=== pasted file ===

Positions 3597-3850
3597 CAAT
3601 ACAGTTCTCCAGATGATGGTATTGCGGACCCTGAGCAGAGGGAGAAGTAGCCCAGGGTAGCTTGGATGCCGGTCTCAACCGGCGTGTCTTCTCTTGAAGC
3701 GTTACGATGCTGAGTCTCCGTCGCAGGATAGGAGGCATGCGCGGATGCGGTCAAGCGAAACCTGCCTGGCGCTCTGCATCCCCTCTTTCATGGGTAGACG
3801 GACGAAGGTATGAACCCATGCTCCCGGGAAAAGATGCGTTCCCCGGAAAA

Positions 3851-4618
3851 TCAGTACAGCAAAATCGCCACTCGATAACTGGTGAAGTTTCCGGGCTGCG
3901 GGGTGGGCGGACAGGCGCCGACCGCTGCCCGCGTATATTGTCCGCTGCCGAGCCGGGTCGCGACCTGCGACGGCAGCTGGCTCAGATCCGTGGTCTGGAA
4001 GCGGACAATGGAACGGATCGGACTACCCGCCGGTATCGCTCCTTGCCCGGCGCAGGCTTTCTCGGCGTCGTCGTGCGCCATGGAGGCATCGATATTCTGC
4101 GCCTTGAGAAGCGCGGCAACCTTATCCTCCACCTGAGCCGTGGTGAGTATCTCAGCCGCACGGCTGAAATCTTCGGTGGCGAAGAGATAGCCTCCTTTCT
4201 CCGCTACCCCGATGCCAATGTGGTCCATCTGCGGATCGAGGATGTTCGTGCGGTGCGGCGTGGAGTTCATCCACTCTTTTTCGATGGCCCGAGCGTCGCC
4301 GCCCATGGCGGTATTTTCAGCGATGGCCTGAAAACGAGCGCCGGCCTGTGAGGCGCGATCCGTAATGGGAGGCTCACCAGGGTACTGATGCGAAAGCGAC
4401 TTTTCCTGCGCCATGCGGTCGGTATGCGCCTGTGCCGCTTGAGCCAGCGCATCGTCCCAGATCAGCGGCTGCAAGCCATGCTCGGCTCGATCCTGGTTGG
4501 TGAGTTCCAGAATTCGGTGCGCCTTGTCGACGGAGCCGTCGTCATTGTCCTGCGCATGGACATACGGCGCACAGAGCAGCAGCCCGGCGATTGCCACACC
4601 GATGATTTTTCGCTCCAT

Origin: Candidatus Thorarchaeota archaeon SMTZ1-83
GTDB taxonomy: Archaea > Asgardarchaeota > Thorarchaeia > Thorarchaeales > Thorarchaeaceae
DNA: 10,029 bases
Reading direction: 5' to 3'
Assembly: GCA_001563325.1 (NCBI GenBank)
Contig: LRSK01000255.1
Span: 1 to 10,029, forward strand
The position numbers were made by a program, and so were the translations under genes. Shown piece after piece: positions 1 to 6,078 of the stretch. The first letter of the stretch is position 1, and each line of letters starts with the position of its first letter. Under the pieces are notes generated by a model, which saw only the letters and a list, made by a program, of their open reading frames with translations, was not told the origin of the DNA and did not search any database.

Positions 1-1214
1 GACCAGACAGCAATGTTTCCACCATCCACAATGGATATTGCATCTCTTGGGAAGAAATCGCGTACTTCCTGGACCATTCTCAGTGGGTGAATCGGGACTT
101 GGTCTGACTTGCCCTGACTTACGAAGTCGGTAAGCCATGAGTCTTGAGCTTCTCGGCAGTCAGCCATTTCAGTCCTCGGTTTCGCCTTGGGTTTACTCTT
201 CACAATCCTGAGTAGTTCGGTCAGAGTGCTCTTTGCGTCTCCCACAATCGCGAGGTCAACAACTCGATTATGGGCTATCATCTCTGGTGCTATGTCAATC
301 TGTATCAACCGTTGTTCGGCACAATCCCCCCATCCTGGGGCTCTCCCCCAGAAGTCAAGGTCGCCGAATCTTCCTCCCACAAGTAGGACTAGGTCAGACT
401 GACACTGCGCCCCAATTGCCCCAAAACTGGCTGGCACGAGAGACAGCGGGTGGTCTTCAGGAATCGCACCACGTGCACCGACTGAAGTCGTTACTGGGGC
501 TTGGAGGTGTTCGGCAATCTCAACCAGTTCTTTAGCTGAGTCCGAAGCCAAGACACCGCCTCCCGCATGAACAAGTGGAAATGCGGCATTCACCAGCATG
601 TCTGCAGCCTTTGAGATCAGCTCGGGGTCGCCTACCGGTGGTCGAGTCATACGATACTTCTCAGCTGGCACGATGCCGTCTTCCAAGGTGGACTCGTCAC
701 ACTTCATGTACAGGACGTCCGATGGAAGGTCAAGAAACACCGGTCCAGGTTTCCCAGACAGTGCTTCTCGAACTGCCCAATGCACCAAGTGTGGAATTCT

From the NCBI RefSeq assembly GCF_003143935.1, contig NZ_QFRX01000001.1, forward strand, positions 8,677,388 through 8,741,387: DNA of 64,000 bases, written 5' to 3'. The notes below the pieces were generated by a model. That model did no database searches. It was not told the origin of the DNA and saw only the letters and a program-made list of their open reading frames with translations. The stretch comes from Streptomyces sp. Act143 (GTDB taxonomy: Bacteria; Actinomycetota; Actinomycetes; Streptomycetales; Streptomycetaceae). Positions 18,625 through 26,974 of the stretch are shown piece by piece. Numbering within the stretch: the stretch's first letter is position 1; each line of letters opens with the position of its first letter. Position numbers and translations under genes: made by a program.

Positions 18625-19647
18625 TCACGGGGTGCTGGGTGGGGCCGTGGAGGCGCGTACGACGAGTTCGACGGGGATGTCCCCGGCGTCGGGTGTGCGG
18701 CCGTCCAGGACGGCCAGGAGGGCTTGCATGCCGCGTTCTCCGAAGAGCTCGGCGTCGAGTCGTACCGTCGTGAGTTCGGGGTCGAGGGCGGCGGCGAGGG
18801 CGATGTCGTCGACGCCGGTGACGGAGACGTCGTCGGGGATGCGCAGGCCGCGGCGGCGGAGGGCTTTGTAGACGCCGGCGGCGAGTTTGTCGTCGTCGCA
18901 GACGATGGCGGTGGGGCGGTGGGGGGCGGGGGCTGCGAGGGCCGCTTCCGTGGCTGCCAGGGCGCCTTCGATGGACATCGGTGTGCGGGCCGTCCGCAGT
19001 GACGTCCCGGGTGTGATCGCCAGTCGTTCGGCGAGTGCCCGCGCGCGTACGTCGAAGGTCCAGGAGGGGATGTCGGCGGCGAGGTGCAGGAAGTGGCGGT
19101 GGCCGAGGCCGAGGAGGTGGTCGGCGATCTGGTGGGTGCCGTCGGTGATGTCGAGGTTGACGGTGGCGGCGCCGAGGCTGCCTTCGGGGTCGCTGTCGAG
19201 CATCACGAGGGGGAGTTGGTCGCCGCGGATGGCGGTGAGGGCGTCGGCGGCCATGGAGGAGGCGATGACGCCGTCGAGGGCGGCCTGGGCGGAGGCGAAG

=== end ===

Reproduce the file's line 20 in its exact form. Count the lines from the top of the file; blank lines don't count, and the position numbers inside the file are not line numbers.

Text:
Assembly: GCA_001563325.1 (NCBI GenBank)